News flash — the reason Attorney General Ken Cuccinelli is such a raging, right-wing maniac is because — he cares so much about poor people and the environment!
Yes, that’s pretty much what he told a crowd of state environmental officials today, according to the Richmond Times Dispatch. The enemy he is fighting on behalf of the disadvantaged is, of course, regulations and taxes on humungous multinational corporations:
When you start to consider ANY new regulation, before you put pen to paper, go to the poorest part of your state and just drive around, then walk the streets and talk to folks. Because broad regulations hurt the poor first and worst.
(Hmm — as in those poor coal miners without health care whom Cooch is trying so desperately to keep from being benefited by Obama’s health care plan?)
In classic Republican Orwellian fashion, of course, he made his point by shamelessly contradicting himself — by pointing out that “air quality has been improving for decades” without giving credit to the very EPA regulations that have directly, demonstrably caused these improvements. (Air quality, sadly, has gone down quite dramatically in the countries to which our multinationals have exported their dirty factories, but that’s another story for another day.)
No, in Cooch’s alternative universe, environmental improvements are not due to the regulations that required them, but due purely to the marketplace:
Economic growth underwrites environmental regulation. We know that as societal wealth increases, the prevalence of some pollutants decreases, as the society has the money and the will to tackle environmental concerns.
So wealth magically improves the environment? Look, I’ll be the first to concede that money helps a lot — with everything — but sadly, what Cooch is trying to justify here is the corporate line that poor communities (and countries) have to live through a nightmarish cesspool of pollution in order to get ahead in the world. And that’s just not true. It ignores the reality of leapfrog technologies — i.e., just as people in poor countries can now use cell phones to avoid the problems of their land-line telephone systems, so can they develop through affordable renewable and clean technologies without having to recreate the “dark, satanic mills” of England during the Industrial Revolution. Just think if we invested all the money we currently give away to oil companies in creative ways to help the poor move ahead in society with clean tech solutions.
Cooch claims that he loves Mother Nature too because: “I have seven children who will be on this earth for the better part of this century, and I certainly have a vested interest in seeing that they have clean water, clean air, and clean land.” I personally don’t think that our Ayatollah General should spend too much time worrying about his kids, since corporate America takes care of those who advance its agenda, and Cooch can be assured of six-figure lobbying and corporate board gigs whenever he chooses to retire from politics. And the GOP tradition of nepotism will guarantee his kids great positions from which they can protect themselves from many of the most ferocious effects of climate change.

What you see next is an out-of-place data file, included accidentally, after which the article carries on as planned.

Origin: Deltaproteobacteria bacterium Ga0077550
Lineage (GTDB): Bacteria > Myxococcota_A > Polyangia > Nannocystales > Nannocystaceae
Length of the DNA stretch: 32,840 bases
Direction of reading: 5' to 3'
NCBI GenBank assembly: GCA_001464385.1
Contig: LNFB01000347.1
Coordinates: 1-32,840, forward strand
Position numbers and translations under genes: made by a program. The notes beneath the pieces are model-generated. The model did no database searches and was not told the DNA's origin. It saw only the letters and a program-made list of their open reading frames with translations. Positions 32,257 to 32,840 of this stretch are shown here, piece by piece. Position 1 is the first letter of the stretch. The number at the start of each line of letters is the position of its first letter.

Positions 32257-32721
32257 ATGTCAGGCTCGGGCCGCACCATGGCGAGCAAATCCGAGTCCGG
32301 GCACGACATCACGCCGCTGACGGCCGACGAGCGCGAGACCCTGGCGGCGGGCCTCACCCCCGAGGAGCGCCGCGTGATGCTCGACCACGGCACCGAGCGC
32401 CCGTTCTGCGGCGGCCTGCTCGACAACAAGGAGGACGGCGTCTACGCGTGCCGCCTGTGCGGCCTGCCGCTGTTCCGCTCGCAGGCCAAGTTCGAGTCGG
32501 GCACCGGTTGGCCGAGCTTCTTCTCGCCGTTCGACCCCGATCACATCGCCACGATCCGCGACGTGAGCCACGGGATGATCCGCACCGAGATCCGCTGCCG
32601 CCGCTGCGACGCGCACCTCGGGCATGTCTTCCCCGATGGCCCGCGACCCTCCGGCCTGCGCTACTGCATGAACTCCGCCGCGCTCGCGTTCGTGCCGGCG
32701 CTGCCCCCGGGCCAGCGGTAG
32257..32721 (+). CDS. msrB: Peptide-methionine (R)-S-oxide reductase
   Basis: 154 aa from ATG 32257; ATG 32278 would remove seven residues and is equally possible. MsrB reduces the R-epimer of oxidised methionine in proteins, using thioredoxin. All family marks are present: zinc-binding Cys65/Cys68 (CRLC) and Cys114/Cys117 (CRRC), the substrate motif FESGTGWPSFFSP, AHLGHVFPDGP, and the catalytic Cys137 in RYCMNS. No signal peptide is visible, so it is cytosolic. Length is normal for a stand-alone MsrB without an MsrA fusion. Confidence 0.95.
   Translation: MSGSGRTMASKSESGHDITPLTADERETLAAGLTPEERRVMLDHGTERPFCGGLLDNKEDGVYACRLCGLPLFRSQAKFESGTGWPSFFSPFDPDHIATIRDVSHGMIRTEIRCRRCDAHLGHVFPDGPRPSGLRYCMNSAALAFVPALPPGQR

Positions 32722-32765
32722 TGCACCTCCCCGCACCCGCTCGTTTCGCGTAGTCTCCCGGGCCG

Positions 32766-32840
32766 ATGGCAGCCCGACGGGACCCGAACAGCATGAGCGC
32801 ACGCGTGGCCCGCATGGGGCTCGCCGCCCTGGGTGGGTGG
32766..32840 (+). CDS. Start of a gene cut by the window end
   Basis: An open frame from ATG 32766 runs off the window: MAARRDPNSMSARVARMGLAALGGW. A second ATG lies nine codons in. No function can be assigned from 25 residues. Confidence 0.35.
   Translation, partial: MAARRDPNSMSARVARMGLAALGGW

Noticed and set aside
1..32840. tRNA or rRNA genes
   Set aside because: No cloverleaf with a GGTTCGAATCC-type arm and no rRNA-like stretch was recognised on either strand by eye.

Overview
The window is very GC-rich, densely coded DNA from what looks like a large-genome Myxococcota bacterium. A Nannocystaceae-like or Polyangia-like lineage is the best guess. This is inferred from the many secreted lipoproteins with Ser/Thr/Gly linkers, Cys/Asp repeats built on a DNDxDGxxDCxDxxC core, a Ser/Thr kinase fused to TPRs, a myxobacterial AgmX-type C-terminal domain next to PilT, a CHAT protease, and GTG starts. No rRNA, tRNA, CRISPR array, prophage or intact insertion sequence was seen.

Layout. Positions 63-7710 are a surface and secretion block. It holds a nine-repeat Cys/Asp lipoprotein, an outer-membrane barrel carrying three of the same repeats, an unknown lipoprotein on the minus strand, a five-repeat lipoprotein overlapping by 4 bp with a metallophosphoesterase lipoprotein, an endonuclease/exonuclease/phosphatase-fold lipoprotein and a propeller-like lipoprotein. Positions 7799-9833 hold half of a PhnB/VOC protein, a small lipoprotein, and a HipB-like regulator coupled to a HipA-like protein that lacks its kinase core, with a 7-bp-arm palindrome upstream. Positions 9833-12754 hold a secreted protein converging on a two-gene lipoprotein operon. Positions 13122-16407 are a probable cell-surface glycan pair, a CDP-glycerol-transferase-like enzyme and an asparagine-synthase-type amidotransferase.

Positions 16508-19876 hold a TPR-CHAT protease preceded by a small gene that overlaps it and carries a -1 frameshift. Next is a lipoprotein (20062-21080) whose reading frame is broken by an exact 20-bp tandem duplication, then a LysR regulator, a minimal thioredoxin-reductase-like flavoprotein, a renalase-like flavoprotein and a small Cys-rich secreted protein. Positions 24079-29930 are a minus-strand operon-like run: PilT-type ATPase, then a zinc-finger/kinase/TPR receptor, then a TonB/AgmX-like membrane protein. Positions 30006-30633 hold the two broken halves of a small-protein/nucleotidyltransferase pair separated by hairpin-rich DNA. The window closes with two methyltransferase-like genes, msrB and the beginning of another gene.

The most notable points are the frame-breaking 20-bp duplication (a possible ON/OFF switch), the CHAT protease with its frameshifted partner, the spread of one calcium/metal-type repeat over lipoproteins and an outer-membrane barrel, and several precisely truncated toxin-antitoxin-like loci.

But if he’s really, truly concerned about the environment and the poor, I have a few suggestions that he could follow to actually address those concerns.
First, Mr. Cuccinelli can conclude his war on climate science, by canceling his destructive lawsuit against the EPA’s finding on the health impacts of climate change, and ending his police state style harassment of the University of Virginia and Professor Michael Mann for pursuing climate research.
Second, he could vow never to take any more dirty money in the form of campaign donations from coal giants with awful safety records and support for climate change denial propaganda like Massey Energy – and stop supporting their backwards agenda.
Third, he could end his war on President Obama’s health care law and its aim of providing health insurance to the millions of underprivileged people who have been unable to get any.
Last, but not least, he could actually do his job as attorney general – which, you may remember, before the Age of Cooch, involved something other than engaging in endless, quixotic political vendettas. In fact, an attorney general who does his job of defending and protecting the citizens of Virginia can find endless opportunities to support poor and disadvantaged people being screwed by all sorts of villains.
If he spent even a little time fulfilling his job description, Cooch could do a whole more than give speeches talking about how much he loves poor people and the environment – he could help them in reality.
Okay, I know, I’m dreaming again. Never mind!